The Ebola outbreak in West Africa is causing the international community to react to the potential spread of the virus to other countries and has inspired local communities to follow suit.
State and local Health departments began preparing for further potential Ebola outbreaks after three people in Dallas, Texas, became infected, including Thomas Duncan who died shortly after contracting the virus, and the latest Ebola patient, Doctor Craig Spencer, was diagnosed with the virus in New York City.
A coalition of academics, health care professionals and first responders in the Tompkins County area announced the region’s active response plan for the unlikely chance of an Ebola case in the region at a media roundtable at the Tompkins County Health Department on Oct. 21. The coalition includes the Tompkins County Health Department, Cayuga Medical Center, Ithaca College, Cornell University, Tompkins Cortland Community College, the Tompkins County Department of Emergency Response and other first responders.
The coalition is responding to the Centers for Disease Control and Prevention’s new medical guidelines released on Oct. 20 for health departments and officials across the country and is implementing these guidelines into its preparedness action plan.
With international students attending Ithaca College, Cornell University and Tompkins Cortland Community College, the three schools have been involved in the Ebola response plan for the area by informing students, faculty and staff of any travel restrictions while monitoring those who may have been in the affected areas.
Vivian Lorenzo, director of medical services at Hammond Health Center, said no student, staff or faculty member has recently travelled from the suspected West African countries, but if someone were suspected to have Ebola at the college, the Health Center would be able to take the initial steps to assess the person.
“We are following the recommended screening protocols, and we have personal protective equipment that we would use if we had someone here that we thought was a suspect Ebola case,” Lorenzo said. “We would be very unlikely to be doing any lab work up or managing any patient with suspect Ebola here.”
The U.S. Department of State issued an alert Oct. 22 placing Guinea, Sierra Leone and Liberia on the travel warning list, restricting travel to specified screening locations. The college does not support travel to countries on this list, according to a statement that Hammond sent to the student body on Oct. 22.
The CDC is requiring three designated rooms in the isolation area for the individuals looking after the patient. The first will be where staff will change into protective gear, and the second is an anti-room staff go through before entering the third room where the patient will be.
Frank Kruppa, Tompkins County Health Department public health director, said the Tompkins County coalition was formed in early August after the first positive confirmation of a patient having symptoms of Ebola in the United States.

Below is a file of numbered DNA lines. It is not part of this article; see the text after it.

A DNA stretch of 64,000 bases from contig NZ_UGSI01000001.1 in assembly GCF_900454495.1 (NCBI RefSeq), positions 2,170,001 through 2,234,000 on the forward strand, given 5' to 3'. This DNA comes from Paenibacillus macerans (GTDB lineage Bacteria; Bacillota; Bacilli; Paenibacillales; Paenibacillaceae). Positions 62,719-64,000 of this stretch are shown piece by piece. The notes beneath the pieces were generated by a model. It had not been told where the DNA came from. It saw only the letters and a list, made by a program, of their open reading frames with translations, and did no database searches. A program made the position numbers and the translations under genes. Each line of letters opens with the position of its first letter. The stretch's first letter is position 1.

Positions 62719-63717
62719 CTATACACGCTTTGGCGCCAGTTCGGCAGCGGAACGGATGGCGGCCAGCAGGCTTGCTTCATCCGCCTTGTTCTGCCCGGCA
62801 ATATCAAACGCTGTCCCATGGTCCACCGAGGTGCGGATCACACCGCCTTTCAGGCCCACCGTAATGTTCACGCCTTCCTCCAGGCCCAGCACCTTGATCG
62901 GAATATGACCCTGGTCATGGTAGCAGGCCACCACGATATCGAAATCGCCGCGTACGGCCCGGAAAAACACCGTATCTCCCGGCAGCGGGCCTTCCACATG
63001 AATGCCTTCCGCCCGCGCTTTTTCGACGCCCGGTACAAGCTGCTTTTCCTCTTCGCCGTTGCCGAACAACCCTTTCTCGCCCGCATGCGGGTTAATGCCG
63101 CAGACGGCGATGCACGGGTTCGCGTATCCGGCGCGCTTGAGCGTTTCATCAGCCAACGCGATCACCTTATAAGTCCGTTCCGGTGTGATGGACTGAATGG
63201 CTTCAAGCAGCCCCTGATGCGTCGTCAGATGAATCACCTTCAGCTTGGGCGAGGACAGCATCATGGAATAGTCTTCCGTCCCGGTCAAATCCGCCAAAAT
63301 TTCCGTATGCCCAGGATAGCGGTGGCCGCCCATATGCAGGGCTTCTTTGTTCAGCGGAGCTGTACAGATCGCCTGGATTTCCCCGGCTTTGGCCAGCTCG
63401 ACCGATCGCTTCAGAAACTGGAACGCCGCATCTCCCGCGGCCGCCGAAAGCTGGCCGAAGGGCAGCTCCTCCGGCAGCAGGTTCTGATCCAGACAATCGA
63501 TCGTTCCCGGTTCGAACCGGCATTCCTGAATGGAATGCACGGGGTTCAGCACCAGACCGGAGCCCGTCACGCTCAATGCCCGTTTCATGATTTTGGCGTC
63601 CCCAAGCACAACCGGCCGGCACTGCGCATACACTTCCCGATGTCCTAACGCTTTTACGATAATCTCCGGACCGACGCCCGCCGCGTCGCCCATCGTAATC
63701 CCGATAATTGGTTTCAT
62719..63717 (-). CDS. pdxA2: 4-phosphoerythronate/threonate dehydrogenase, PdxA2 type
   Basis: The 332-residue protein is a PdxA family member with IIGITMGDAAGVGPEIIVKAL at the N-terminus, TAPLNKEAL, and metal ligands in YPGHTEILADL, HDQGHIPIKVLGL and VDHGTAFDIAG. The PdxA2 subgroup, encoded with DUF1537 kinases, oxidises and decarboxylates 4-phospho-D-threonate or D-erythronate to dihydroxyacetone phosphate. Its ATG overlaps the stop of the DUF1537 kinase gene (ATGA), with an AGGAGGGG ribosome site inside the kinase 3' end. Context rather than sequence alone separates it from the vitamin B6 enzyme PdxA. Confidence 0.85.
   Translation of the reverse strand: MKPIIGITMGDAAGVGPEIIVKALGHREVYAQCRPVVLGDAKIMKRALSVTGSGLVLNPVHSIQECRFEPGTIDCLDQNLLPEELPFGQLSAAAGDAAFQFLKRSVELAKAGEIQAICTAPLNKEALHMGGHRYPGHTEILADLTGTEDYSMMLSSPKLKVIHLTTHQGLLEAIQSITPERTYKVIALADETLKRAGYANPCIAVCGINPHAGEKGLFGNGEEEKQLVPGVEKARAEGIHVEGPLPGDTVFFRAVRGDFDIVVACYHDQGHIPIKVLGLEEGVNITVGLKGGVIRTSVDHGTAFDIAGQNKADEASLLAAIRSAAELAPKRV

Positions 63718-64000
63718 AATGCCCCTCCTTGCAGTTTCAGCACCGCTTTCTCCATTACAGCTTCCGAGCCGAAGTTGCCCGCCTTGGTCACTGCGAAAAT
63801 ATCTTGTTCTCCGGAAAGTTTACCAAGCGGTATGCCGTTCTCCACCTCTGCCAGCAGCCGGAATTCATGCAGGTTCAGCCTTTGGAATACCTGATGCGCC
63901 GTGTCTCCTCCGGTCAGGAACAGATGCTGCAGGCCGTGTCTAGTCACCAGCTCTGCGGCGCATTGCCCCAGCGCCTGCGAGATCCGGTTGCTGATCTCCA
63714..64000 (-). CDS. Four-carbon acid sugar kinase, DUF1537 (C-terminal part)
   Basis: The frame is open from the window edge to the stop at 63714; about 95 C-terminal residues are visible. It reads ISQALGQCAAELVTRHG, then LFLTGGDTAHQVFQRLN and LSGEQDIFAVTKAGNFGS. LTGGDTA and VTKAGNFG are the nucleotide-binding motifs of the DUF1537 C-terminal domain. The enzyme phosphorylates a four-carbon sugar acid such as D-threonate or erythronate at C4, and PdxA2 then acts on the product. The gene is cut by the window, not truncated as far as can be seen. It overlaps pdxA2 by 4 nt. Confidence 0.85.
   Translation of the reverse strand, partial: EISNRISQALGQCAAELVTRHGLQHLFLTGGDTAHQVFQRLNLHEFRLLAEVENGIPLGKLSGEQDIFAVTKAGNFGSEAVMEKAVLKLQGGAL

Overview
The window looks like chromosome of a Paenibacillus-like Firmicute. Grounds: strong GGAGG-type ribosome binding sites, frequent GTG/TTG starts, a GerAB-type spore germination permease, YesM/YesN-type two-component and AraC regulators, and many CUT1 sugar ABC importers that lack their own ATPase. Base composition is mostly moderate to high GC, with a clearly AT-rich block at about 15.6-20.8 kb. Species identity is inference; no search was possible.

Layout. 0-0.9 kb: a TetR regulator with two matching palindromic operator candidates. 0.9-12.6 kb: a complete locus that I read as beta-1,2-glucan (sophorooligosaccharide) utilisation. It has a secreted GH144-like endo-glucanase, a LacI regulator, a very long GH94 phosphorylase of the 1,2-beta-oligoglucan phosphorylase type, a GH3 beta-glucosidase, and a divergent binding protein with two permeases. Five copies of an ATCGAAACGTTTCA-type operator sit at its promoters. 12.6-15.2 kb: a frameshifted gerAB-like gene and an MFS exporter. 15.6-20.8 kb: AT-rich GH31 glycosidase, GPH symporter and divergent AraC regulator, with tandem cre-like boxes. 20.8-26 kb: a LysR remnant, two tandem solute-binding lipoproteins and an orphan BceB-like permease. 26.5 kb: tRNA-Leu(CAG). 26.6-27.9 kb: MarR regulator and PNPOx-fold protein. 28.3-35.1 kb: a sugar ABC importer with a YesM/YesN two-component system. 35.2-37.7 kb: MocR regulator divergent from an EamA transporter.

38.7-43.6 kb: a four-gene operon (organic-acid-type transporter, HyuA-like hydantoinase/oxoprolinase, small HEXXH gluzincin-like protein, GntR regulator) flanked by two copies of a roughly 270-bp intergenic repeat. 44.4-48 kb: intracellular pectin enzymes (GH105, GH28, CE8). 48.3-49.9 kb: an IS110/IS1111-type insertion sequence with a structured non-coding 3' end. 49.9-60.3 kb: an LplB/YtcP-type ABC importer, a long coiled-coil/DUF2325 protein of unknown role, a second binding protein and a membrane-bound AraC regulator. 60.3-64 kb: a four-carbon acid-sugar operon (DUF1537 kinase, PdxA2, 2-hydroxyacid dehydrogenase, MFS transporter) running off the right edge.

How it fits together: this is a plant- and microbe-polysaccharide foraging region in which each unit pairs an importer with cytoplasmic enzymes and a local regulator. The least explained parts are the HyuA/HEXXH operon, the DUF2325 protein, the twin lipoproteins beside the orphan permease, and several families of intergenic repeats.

“We’ve been meeting regularly with that larger group that we described to talk about plans that are in place, to answer questions that the organizations might have and to begin to inventory what our community has available from a resource standpoint,” Kruppa said.
John Rudd, president and CEO of the CMC, said the hospital has isolation rooms ready for treating a potential patient with Ebola and is prepared to build more in preparation for an outbreak.
“Things are changing as we speak daily, and we are continuing to monitor what is coming out of the CDC and what is coming out of the New York State Health Department to ensure we are on top of the recommendations made and the training occurs in compliance with those recommendations,” Rudd said.
At the request of the New York Department of Health, the CMC recently joined other New York state hospitals for emergency management training and Ebola readiness. Rudd said the CMC staff ran a hypothetical scenario where an individual came into the hospital identifying as having contracted the disease before the staff isolated the patient to ensure the correct treatment and protocol were followed.
David Evelyn, vice president of medical affairs at the CMC, said the hospital’s current isolation precautions will have to be updated to include more isolation rooms following the most recent guidelines from the CDC.
Janet Corson-Rikert, associate vice president and director of health services at Cornell University, said though Cornell is monitoring people who could have potentially been exposed to the virus, it is very unlikely for Ebola to be confirmed on campus.
Kruppa said Ebola will most likely not spread to upstate New York, but that Tompkins County is ready should it occur.
“Our community and our partner groups have been working together to prepare and coordinate our potential responses if necessary, and they should feel comfortable in the understanding that we are communicating well, we are working well together and we are putting together all the appropriate planning,” Kruppa said.